Money and finances is a complex problem, and especially receiving a research brief that we didn't take part of from the bank, it was necessary for us to make sure the whole team was on the same page. Seeing each other's mental models and talking through our own thought process of how to tackle this prompt brought up a lot of questions and revealed a lot of our own knowledge gaps about finances and this problem. As we were not the target audience and mostly not savvy about finances ourselves, we were a little overwhelmed with how to address such a big problem.
Questions that came up:
- How to make connections between short-term management and long-term planning?
- Do customers have assets at multiple institutions? Why do they have assets spread out?
- What are the benefits (financial offerings a bank can give) for consolidating assets in one institution?
- What does long-term planning look like?
- What does PBank currently do to reach out to their customers?
- Do customers even know about the long-term financial opportunities?
We realized we still have a lot of unanswered questions because we didn’t know our audience well enough; we decided to take a closer look at the personas.
In the research brief PBank handed to us, they have already outlined 5 different personas of mass affluent customers that they hoped our experiences would reach. The personas ranged from being accepting of any help from the bank to suspicious and wanting complete control of their assets. We went through the personas and ranked each trait, trying to qualitatively find the "average persona", but realized that designing an experience for the average persona would not fit any of the personas well. We also wanted to focus on an user experience that leaned heavily in to education so we made the decision to scope down our target customers to those that were open to the bank's help and less savvy about managing their finances.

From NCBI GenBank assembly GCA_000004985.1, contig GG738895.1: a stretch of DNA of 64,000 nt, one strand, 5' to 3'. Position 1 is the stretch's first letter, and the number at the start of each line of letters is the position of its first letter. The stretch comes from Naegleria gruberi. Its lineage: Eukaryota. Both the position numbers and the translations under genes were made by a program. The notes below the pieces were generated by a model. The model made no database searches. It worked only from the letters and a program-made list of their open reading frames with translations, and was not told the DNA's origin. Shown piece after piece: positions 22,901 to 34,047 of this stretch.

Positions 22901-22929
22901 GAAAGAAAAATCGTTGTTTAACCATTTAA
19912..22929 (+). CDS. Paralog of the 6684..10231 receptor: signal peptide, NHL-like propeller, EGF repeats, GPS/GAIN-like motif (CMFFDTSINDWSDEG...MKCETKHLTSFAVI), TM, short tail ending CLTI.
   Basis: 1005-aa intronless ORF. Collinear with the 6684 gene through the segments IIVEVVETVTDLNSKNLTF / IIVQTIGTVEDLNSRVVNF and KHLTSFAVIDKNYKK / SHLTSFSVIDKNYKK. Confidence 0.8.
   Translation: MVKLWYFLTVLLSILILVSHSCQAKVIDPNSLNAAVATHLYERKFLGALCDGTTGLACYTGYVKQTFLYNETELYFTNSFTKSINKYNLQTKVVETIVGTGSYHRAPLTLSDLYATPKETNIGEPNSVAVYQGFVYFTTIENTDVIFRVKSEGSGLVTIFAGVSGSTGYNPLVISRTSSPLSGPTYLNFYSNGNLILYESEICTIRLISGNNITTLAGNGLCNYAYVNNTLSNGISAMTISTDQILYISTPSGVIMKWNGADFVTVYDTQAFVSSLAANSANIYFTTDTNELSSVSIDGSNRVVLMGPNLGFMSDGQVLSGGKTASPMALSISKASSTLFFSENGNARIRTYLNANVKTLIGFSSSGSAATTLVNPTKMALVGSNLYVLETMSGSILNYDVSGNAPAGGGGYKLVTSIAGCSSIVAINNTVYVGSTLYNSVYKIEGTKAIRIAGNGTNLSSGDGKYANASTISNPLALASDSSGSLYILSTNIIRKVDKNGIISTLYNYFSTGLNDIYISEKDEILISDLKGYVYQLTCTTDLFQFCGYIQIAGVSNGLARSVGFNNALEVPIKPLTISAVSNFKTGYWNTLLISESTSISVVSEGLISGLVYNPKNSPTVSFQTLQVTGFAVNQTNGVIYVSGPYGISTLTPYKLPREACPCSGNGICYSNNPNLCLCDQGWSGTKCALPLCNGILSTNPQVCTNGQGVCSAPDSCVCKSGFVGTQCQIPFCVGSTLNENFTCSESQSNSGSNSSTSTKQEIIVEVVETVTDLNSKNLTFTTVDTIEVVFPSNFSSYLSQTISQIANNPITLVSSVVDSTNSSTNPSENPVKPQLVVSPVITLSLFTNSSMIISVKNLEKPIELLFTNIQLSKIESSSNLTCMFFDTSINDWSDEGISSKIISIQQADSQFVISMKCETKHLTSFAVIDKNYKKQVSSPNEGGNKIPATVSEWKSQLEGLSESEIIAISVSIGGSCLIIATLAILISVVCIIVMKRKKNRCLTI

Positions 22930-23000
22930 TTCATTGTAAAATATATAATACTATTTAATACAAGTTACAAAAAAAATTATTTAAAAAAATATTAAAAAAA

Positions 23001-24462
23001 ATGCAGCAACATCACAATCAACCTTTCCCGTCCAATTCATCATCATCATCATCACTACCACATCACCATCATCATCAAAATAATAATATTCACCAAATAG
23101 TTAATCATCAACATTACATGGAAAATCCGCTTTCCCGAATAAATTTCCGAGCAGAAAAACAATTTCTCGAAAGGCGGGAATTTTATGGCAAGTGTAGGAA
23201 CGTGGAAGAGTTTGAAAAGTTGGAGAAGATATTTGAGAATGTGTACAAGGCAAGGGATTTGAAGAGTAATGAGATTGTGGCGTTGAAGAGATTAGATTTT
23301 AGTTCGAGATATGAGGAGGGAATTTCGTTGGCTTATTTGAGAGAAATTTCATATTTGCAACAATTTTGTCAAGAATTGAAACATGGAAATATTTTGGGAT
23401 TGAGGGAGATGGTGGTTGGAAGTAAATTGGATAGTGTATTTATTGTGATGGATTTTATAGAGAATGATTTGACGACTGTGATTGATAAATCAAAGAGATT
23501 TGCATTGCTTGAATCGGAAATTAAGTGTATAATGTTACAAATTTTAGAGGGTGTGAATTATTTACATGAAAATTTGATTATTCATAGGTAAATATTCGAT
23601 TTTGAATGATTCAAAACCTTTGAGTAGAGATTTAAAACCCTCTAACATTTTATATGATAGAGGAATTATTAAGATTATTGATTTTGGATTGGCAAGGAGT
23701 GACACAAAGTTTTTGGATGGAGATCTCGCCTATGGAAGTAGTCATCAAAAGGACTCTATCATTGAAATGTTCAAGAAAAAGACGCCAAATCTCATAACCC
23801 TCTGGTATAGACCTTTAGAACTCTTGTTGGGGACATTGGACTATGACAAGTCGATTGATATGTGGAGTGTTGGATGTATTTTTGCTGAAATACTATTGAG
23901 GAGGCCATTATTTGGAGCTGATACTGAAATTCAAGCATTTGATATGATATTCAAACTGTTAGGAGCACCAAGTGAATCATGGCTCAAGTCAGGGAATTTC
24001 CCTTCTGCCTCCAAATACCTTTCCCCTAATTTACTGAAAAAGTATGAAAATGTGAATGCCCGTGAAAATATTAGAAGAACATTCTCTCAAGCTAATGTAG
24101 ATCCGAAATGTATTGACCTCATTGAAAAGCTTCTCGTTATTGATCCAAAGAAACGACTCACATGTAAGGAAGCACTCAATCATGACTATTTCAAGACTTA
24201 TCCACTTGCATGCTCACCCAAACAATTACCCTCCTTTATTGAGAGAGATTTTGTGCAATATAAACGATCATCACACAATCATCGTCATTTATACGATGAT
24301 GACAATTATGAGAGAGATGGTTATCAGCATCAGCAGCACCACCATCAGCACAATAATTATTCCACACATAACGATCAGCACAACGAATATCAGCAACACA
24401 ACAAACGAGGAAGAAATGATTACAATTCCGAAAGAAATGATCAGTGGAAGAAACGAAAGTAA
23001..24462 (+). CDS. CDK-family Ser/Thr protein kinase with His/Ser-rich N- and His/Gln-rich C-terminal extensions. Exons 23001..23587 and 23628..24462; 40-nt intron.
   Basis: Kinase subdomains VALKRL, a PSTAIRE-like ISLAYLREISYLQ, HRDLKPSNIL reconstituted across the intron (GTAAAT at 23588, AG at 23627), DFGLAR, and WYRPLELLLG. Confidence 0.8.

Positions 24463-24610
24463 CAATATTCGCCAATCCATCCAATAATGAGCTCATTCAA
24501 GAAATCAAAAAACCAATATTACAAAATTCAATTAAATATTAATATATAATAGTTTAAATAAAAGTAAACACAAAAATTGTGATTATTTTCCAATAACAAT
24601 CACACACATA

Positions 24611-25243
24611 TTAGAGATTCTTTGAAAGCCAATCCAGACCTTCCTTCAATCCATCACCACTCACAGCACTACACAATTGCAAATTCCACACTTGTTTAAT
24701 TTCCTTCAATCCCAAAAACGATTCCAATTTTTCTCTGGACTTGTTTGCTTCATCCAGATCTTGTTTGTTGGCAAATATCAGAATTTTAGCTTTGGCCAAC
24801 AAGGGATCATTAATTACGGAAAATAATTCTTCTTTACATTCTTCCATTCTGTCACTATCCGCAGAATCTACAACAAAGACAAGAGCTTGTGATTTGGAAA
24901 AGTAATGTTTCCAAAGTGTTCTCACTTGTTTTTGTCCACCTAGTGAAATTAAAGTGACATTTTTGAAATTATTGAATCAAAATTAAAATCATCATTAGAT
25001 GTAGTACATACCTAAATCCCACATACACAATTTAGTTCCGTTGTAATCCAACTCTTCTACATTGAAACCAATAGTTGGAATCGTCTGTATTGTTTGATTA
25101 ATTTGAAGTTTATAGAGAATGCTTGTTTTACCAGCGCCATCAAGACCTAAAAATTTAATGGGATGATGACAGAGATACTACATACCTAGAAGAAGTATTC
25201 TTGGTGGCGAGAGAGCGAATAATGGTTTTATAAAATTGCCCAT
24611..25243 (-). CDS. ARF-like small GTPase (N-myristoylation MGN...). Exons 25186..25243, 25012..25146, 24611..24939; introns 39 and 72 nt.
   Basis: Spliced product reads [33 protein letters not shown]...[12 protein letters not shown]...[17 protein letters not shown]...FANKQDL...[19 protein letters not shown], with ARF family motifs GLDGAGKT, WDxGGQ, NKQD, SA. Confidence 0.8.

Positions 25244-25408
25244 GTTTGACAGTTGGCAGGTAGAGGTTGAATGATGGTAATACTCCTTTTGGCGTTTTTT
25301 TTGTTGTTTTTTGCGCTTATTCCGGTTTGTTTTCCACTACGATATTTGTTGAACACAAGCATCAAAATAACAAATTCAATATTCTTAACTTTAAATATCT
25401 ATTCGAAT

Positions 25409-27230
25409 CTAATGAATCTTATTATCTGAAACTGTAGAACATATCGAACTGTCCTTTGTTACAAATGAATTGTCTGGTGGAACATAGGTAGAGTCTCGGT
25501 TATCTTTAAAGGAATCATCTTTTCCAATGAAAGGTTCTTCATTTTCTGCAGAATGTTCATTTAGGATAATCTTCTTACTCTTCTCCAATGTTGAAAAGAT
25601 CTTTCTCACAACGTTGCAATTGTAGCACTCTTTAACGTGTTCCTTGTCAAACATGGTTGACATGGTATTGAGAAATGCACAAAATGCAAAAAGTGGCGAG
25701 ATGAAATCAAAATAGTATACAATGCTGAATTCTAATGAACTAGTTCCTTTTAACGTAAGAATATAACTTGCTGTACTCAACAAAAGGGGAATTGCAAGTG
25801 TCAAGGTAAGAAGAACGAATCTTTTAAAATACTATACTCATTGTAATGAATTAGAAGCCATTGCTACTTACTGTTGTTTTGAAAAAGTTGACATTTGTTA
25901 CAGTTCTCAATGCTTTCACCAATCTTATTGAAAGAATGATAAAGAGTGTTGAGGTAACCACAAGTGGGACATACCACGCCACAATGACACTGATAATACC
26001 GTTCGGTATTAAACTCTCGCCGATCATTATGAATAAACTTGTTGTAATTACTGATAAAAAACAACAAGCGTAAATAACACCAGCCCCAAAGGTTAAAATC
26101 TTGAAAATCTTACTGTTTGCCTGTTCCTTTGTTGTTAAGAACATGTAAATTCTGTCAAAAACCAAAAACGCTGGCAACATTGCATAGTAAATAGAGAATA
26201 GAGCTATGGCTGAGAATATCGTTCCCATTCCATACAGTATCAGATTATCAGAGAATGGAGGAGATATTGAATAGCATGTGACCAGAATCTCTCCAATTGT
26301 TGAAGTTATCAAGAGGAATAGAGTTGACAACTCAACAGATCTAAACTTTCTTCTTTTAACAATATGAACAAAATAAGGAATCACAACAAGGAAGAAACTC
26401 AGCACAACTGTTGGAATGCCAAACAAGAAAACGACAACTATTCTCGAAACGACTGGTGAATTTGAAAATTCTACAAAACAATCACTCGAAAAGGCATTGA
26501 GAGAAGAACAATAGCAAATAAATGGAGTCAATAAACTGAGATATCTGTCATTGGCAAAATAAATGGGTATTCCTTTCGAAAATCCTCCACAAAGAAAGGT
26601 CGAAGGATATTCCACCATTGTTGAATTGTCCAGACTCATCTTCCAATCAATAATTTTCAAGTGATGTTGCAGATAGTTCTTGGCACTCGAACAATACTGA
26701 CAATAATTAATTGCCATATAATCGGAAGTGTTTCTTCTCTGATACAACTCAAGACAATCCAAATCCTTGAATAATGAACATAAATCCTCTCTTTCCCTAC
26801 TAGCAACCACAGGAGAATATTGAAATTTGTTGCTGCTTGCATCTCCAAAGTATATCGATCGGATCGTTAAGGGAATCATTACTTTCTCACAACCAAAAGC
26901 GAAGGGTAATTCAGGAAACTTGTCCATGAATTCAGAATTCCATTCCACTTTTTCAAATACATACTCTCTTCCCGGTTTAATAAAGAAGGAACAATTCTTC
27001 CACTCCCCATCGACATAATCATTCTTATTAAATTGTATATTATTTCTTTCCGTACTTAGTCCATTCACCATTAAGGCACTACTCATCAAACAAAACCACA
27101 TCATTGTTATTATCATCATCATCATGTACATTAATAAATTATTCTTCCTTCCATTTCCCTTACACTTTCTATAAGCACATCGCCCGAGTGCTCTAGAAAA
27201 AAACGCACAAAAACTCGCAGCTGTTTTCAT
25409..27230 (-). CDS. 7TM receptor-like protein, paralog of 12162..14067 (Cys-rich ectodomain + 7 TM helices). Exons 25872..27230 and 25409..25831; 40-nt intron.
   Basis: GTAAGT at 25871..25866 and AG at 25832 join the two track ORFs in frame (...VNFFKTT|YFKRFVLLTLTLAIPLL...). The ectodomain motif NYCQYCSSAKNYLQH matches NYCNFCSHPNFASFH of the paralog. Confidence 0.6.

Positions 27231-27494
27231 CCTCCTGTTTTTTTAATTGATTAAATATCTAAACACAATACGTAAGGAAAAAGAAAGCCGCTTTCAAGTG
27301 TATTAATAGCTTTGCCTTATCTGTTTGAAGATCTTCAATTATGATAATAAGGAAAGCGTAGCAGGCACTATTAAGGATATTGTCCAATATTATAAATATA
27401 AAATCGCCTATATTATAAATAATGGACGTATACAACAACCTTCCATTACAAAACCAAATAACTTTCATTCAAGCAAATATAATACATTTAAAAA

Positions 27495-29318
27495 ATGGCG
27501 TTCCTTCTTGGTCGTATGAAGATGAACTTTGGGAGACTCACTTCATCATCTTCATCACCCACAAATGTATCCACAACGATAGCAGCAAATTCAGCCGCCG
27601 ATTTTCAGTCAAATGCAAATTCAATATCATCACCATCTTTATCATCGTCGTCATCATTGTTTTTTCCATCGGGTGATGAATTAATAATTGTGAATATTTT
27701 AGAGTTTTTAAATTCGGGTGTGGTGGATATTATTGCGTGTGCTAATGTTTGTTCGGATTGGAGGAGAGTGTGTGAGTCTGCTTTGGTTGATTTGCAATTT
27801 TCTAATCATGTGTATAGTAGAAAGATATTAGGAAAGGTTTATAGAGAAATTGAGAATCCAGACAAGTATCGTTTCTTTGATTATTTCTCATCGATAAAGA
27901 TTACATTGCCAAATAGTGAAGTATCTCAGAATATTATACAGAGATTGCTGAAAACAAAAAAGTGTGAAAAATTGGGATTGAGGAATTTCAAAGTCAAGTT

User Education Frameworks
As we dug in to this problem about how to teach and keep customers motivated to keep learning, we looked in to a variety of frameworks that helped us breakdown the different steps our experience would need. From there, we created our own framework with important concepts that we believed our experience would have to address.
1. Dream Big! A Virtual Reality Experience
- Attend an event where PBank has a virtual reality booth
- Employees explain that this is an opportunity to build, customize, and visualize retirement life